Radiographic Evaluation of a Spinal Osteoarthropathy Epizootic in Snakes Species at the San Diego Zoo
Since 2014, over 90 snakes at the San Diego Zoo have necropsy diagnoses of spinal osteoarthropathy based on histologic and radiographic evaluations. While infectious agents and associated inflammation were seen occasionally, the majority of cases were non-inflammatory, making non-infectious etiologies a consideration. A prospective clinical and radiographic evaluation of snakes on over 250 snakes was initiated. Serial assessments in a large subset of snakes showed rapidly progressive lesions often requiring euthanasia due to severe immobility.
The earliest radiographic vertebral changes are seen mid-body, on dorso-ventral (DV) radiographs, and are bilaterally symmetric. Taxonomic differences can be seen. In non-Pythonidae, square or trapezoid-shaped soft tissue densities appear on DV views cranial to the rib articulations at the level of the lateral vertebral processes. Progression involves expansion and calcification with ankyloses of vertebrae. Changes are less evident on lateral views unless severe or when proliferative changes include the dorsal aspect of the vertebral bodies. In some Pythonidae, rib flaring at the spinal articulation occurs on DV views and progresses to soft tissue and bony proliferations. As lesions progress, they are also detectable on lateral radiographic views at the rib-vertebral articulations, sometimes protruding ventrally.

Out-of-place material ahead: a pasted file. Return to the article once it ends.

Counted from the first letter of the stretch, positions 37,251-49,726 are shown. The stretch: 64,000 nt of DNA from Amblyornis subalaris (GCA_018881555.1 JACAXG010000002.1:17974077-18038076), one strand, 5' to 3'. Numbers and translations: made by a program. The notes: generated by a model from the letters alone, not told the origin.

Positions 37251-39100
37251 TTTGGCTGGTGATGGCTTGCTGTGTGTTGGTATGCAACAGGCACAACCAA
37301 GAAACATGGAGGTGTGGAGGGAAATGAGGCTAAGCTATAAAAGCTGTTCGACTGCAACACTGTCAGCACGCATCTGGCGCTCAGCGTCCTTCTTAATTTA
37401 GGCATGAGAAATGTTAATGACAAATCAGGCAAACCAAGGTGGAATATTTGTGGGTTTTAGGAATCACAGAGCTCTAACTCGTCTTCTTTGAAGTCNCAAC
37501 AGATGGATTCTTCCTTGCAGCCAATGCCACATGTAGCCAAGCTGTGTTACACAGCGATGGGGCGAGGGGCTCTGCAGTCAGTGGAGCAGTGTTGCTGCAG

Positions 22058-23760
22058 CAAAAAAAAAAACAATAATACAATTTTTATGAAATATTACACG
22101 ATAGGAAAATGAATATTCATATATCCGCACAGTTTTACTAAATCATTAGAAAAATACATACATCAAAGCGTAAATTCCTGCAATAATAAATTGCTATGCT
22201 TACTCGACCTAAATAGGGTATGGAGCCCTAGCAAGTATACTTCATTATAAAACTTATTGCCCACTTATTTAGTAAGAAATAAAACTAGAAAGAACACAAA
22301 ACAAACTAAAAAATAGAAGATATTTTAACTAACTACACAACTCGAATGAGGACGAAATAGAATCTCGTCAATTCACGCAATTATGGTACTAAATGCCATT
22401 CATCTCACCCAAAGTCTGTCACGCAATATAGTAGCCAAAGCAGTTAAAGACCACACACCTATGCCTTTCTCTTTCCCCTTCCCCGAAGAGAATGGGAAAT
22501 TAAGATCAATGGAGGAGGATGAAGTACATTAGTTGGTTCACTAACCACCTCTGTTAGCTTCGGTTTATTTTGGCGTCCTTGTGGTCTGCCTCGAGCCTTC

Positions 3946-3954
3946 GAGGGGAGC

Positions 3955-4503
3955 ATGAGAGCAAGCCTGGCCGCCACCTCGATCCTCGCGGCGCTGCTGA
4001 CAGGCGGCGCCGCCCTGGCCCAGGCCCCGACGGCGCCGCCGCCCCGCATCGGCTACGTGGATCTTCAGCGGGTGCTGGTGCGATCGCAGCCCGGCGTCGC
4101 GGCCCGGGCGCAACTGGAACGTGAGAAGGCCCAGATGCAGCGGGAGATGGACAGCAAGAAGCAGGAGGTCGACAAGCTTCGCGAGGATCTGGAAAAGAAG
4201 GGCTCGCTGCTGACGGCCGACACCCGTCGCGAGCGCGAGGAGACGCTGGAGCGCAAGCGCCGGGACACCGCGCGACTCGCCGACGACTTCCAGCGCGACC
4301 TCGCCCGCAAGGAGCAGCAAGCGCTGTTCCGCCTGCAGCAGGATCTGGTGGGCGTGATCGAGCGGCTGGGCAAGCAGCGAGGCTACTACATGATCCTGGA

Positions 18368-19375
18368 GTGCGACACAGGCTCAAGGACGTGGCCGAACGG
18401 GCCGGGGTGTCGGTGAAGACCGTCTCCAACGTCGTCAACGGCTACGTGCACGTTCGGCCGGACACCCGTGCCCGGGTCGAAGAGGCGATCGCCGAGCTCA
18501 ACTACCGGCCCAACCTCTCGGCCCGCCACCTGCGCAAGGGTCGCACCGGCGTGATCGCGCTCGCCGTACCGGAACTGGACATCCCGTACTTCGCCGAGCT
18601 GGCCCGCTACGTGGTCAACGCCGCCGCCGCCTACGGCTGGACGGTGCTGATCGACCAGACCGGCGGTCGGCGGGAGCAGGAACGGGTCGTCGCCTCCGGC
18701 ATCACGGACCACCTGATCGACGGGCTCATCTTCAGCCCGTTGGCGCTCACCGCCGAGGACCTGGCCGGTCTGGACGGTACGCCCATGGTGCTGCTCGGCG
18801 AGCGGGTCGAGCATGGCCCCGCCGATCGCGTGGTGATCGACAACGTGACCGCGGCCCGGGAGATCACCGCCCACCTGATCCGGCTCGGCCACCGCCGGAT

The etiology of these cases is still unknown. These cases were different than most spinal lesions in the literature due to the predominantly non-inflammatory histologic changes rarely reported.1-4 In addition, these cases progressed rapidly and had consistent radiographic lesions. Having well-positioned whole-body radiographs and histology to differentiate osteomyelitis versus enigmatic non-inflammatory lesions has provided important insight into this ongoing investigation.
Thanks to the Reptile Department for their care of these snakes, the hundreds of snake hospital visits and the many hours helping with venomous snake radiographs; also to the registered veterinary technicians who spent hours taking radiographs.
1. Clancy MM, Newton AL, Sikes JM. Management of osteomyelitis caused by Salmonella enterica subsp. houtenae in a Taylor’s cantil (Agkistrodon bilineatus taylori) using amikacin delivered via osmotic pump. J Zoo Wildl Med. 2016;47:691–694.
2. Fitzgerald KT, Vera R. Spinal osteopathy. In: Mader D, ed. Reptile Medicine and Surgery. 2nd ed. St. Louis, MO: Elsevier Saunders; 2006:906–912.
3. Isaza R, Garner M, Jacobsen E. Proliferative osteoarthritis and osteoarthrosis in 15 snakes. J Zoo Wildl Med. 2000;31:20–27.
4. Ramsay EC, Daniel GB, Bern MS, Tyron W, Merryman JI, Morris PJ, Bemis DA. Osteomyelitis associated with Salmonella enterica ss arizonae in a colony of ridgenosed rattlesnakes (Crotalus willardi). J Zoo Wildl Med. 2002;33:301–310.